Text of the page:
Frequently Asked Questions – ADNeT Memory Clinics

What is a memory and cognition clinic?

Memory and cognition clinics are specialist services that provide a detailed medical
assessment of people who experience changes in their memory and/or thinking

These services may also be known as memory clinics, cognitive disorder clinics,
cognitive assessment clinics, cognitive dementia or memory services (CDAMS).
Memory and cognition clinics will have access to a range of health professionals who
will contribute towards a comprehensive assessment. Due to this comprehensive
assessment, even small changes in memory and thinking can be picked up on. This
can help to diagnose dementia in its early stages, which will allow to better manage
the disease and maximise the quality of life.

The assessment provided by a memory and cognition will show whether the person
has dementia or mild cognitive impairment (an early stage of memory and/or thinking
ability loss). If a person receives a diagnosis of dementia or mild cognitive
impairment, the clinic will develop a personalised care plan. A care plan is a written
document that contains information related to your diagnosis, disease management,
and the post-diagnostic support recommendations.

How can I make an appointment at a memory and cognition clinic?

A referral from a general practitioner (GP) is usually required to get an appointment at a memory and cognition clinic.

If you have any concerns about your memory and thinking, or the memory and thinking of your family member or friend, please visit a GP for an initial assessment (for yourself or your family member/friend). If required, your GP will offer a referral to a memory and cognition clinic.

How long do I have to wait before I am seen at a memory and cognition clinic?

While some clinics can offer appointments straight away, most public clinics are have long waiting lists.
The Australian Dementia Network (ADNeT) Memory and Cognition Guidelines recommend a maximum waiting time of 90 days, but not all clinics will be able to offer an appointment within this time. In urgent circumstances, the clinic will try offer an appointment within 30 days. Examples of urgent circumstances are if the client is a carer for young children or is at a risk of abuse.

The impact of COVID-19 has meant that many clinics have been operating at a reduced capacity during the past years. This has also contributed to the long waiting lists.

Is there anything I can do while I wait for my appointment?

Clinic staff understand that waiting for a medical assessment can be frustrating.
While waiting for your first appointment, you can expect to receive the following information from the clinic to prepare for your appointment:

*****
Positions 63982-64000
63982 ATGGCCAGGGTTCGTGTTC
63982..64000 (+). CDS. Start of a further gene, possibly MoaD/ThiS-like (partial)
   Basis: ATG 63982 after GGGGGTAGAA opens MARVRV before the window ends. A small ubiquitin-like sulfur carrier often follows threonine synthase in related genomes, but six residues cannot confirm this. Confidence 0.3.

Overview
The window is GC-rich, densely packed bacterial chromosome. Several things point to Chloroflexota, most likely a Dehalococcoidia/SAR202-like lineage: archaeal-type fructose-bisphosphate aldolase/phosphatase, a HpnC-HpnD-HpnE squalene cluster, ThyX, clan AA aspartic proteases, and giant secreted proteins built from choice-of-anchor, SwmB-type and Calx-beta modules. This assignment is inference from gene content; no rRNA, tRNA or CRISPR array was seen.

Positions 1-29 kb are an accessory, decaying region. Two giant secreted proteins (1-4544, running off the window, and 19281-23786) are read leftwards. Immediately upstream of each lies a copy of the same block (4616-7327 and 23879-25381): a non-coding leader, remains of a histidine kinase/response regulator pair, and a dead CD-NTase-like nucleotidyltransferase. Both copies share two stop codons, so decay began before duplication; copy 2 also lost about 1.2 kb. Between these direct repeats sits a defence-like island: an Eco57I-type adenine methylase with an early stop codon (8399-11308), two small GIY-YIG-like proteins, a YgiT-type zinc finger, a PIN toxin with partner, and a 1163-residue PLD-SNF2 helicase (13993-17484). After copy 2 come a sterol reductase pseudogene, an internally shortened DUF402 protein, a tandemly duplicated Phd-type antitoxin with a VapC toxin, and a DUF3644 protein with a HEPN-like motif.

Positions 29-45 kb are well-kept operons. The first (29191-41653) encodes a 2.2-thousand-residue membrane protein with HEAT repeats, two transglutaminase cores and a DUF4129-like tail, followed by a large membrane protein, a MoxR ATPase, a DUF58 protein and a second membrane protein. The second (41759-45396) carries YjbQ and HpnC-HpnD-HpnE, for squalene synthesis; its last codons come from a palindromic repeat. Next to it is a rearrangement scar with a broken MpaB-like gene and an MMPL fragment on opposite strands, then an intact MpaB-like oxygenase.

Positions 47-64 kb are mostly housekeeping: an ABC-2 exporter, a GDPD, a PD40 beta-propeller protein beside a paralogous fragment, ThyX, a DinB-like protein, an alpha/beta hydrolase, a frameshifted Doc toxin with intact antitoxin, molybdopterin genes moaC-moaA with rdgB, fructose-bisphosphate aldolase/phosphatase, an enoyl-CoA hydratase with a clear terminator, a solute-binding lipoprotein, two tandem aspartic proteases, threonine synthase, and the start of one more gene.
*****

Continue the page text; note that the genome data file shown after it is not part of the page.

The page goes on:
• Information on the nature and purpose of your upcoming assessment
  • Approximate waiting times and explanations of potential delays (if known)
  • Costs and appointment duration
  • Location, parking, and availability of public transport
  • What to bring to the appointment

The exact information you receive may vary from clinic to clinic.
During the waiting period, you may also be asked to complete some first assessments like blood testing or brain scans. These will either be organised by your GP or requested by the memory and cognition clinic, where they will provide instructions on obtaining them. The results of these tests and scans will help the clinicians in their assessment.

What should I do if I am anxious about my first appointment?

Please contact the clinic if you feel anxious during the waiting period and would like to see an experienced counsellor.
Alternatively, you can call the following services:

  • Beyond Blue: 1300 224 636
  • National Dementia Helpline: 1800 100 500
  • Alzheimer’s Western Australia’s Support Services (for people residing in WA): 1300 667 788

These organisations will be able to provide support and advice while you are waiting for an assessment, independent of the diagnosis you might receive.

What should I do if I am anxious about my first appointment?

You can expect to find out your results as soon as all the assessments are completed and analysed. This might take a few weeks.

Most memory and cognition clinics will arrange an appointment with you to talk about your assessment results. This is typically a longer appointment to give you time to start to process the information and to ask questions.

Please ask your clinician for a break or an additional appointment to continue discussing the diagnosis if you need more time. You can also bring a support person (e.g. a family member or a friend) to this appointment.